Ed (Matthew McConaughey) is a normal guy; in his thirties, working in a video shop, hanging out with his family, especially his brother, Ray (Woody Harrelson) and his girlfriend, Shari (Jenna Elfman). Then a television station has a competition to find a face for their new reality television show, and suddenly, they are all on tv, 24-hours-per-day. It’s exciting until it starts to cause some real problems for them all.
Sometimes in culture, zeitgeist throws up things that are similar yet still different. In the late nineties, it was reality TV, with this coming up only a year after The Truman Show. Yes, there are similarities, and in their own way, both of these films work. EDtv is fun. Fun characters, tough decisions, great gags. I felt the need to watch this after recently watching the disturbing and difficult True Detective series, and really wanted to see Matthew McConaughey and Woody Harrelson having fun. It’s not rocket science, but it is ace fun. And Jenna Elfman? Come back. I miss you.
Jim Lovell (Tom Hanks), Fred Haise (Bill Paxton) and Jack Swigert (Kevin Bacon) are astronauts on the Apollo 13 trip which is meant to land on the moon, only things go wrong. Back on Earth, fellow astronaut (Gary Sinese) who was supposed to be on the flight works with mission controller Gene Krantz (Ed Harris) and the whole team to find ways to bring the men in the broken ship back home to his family.
Ron Howard usually gets it exactly right. This is an amazing story, told with magnificent tension and torment. It’s a melodrama, a real melodrama, along with all of the swelling music and tight close-ups, and gee, that is wonderful. I loved it when I watched it in the cinema back in 1995 and I loved watching it on DVD just recently.
Apollo 13 won Oscars for Best Sound and Best Film Editing and was nominated for Best Picture, Best Actor in a Supporting Role (Ed Harris), Best Actress in a Supporting Role (Kathleen Quinlan), Best Writing, Screenplay Based on Material Previously Produced or Published, Best Art Direction – Set Direction, Best Effects, Visual Effects and Best Music Original Score.
Based on the life of mathematician John Nash, A Beautiful Mind follows the young mathematician through college and into a career working in cryptography. However, he has schizophrenia, and struggles to separate life from his delusions.
I think this is a wonderful film. I’m not a fan of Russell Crowe, but he was perfect for this role. Tormented, with a sneaky peak of a sense of humour behind the socially challenged personality. Years ago I heard this discussed on a medical show that was looking at the best and worst representations of mental illness and this was in the best category, and I reckon that’s about right.
A Beautiful mind won for Oscars for Best Picture, Best Actress in a Supporting Role (Jennifer Connelly), Best Director (Ron Howard) and Best Writing, Screenplay Based on Material Previously Produced or Published and was nominated for Best Actor in a Leading Role (Russell Crowe), Best Film Editing, Best Makeup and Best Music, Original Score.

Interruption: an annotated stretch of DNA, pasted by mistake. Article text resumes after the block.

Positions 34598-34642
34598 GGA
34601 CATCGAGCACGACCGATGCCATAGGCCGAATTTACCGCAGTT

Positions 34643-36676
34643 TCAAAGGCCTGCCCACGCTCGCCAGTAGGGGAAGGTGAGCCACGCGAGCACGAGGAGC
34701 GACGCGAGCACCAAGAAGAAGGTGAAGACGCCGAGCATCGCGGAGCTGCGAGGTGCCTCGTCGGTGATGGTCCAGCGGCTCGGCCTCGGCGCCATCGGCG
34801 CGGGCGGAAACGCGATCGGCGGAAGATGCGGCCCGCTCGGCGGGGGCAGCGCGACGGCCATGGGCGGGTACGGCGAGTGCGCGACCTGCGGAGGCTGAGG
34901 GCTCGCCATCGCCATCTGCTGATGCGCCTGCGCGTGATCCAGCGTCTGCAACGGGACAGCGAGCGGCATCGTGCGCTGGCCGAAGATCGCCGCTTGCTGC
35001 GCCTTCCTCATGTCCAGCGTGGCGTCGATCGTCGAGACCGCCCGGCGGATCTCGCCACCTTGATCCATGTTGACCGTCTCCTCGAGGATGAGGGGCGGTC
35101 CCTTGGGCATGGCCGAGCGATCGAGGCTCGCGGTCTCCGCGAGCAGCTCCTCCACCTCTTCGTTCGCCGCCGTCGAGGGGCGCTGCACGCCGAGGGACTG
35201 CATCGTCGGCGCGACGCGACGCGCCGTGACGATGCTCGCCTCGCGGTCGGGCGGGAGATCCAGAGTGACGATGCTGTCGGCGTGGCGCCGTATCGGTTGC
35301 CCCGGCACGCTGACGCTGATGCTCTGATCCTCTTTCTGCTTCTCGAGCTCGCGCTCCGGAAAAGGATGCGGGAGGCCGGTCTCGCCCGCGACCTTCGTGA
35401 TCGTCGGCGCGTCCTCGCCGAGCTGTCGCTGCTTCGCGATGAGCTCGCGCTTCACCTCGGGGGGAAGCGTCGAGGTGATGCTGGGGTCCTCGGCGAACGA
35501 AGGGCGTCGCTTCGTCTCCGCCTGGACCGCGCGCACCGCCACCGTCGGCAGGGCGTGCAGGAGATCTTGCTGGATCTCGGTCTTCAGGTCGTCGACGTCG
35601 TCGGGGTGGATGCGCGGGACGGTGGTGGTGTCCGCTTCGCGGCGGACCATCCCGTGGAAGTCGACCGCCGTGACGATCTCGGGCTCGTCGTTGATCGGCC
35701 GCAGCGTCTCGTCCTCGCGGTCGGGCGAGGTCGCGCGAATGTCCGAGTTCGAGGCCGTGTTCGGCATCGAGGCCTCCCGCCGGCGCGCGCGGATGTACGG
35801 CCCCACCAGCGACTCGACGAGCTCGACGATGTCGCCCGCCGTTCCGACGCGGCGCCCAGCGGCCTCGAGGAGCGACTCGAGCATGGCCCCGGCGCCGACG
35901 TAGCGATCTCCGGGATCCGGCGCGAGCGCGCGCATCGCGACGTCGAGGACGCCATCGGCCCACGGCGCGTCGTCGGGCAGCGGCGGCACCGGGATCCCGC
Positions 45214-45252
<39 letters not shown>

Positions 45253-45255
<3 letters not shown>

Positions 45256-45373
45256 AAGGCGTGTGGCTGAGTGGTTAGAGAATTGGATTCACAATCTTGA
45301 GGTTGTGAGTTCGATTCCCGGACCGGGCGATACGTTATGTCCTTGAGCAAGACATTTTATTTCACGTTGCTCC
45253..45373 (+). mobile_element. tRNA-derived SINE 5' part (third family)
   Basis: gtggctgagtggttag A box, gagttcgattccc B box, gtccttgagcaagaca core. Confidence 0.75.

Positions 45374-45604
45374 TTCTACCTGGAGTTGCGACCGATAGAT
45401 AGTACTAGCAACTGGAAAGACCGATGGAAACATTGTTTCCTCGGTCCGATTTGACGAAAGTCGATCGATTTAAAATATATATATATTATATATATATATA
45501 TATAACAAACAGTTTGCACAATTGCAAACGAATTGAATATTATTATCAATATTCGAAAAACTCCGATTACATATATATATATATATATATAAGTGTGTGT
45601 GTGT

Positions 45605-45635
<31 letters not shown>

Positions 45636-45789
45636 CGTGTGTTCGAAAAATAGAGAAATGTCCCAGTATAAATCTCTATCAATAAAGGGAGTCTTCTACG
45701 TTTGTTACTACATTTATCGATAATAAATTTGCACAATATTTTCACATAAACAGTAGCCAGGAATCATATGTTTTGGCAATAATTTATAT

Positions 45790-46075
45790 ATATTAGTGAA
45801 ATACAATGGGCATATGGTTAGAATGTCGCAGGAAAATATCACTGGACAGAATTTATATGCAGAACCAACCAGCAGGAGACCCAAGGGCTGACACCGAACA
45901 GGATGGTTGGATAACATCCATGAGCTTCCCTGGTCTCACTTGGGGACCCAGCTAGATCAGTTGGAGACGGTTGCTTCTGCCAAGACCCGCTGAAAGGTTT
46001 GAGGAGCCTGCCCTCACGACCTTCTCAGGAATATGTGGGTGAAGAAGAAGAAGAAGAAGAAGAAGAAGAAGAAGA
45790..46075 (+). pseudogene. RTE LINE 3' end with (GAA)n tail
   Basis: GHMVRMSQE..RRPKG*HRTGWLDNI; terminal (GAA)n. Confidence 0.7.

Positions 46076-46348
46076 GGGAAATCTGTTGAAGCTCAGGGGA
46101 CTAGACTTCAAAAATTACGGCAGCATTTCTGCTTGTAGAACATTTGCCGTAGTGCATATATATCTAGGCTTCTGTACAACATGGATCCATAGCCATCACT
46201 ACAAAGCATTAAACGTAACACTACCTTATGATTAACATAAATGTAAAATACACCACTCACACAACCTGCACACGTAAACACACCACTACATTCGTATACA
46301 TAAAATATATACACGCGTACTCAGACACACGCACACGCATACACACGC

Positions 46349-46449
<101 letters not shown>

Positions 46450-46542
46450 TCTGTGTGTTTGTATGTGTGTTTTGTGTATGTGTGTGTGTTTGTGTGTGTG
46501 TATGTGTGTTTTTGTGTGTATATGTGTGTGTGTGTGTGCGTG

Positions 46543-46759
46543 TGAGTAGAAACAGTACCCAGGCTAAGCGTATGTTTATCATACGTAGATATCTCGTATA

There are the original parents of the family; Frank Buckman (Jason Robards) and his wife Marilyn (Eileen Ryan) (oh, and one of their mothers is still around, played by the delightful Helen Shaw). They have four kids; Gil (Steve Martin), Helen (Diane Wiest), Susan (Harley Jane Kozak) and Larry (Tom Hulce). Gil, married to Karen (Mary Steenburgen) is dealing with an anxious son, a quite normal daughter and a crazy toddler and is trying to figure out how he feels about the fourth which is on the way. Helen has a son, Garry (Joaquin Phoenix) who is reclusive since his father left and a rebellious daughter, Julie (Martha Plimpton) who is dating drag- racing drop-kick Tod (Keanu Reeves). Susan is married to Nathan (Rick Moranis) who is desperate to ensure their daughter is a genius. And Larry turns up out of the blue being chased by gangsters who owe him money and with a surprise son, Cool, in tow.
A lot going on? Yup. Funny? Very. Heartbreaking? Yes, at times. Does it stand up to time? I think so. Some of the fashions are dated, but not in a bad way. I’d be interested to see how much would change if such a film were made now. Possible not a lot. It’s clever, entertaining and I totally enjoy it every time I see it.
Parenthood was nominated for Oscars for Best Actress in a Supporting Role (Dianne Wiest) and Best Music, Original Song (Randy Newman, I Love to See You Smile).
Niki Lauda and John Hunt were apparently famous for their rivalry as Formula One drivers in the 1970s. I wasn’t aware of this, but that’s not really surprising given my lack of interest in sport. Two men with similar backgrounds but different motivations, both wanting to be World Champion. I don’t want to give away any spoilers for those, like me, who have no idea of the events that occurred in 1976, but it makes for a very exciting story.
Yet. A bit like the Senna documentary, the rivalry interested me, but not enough to be totally engaged. When it came down to the wire, I really didn’t care who won. Perhaps it was that I didn’t really like either character. They both had the arrogance that is possibly required to be elite in a sporting arena. James Hunt, depicted by Chris Helmsworth, is reckless, hotheaded and annoying. Niki Lauda played by Daniel Bruhl, is calculated, precise and humourless (mostly. Ah, but when Lauda finds his humour, this was my favourite part of the film).
It’s definitely worth watching, and I think if you like cars and racing and especially if you are familiar with the story, you will love this film. For me, just a few too many cars.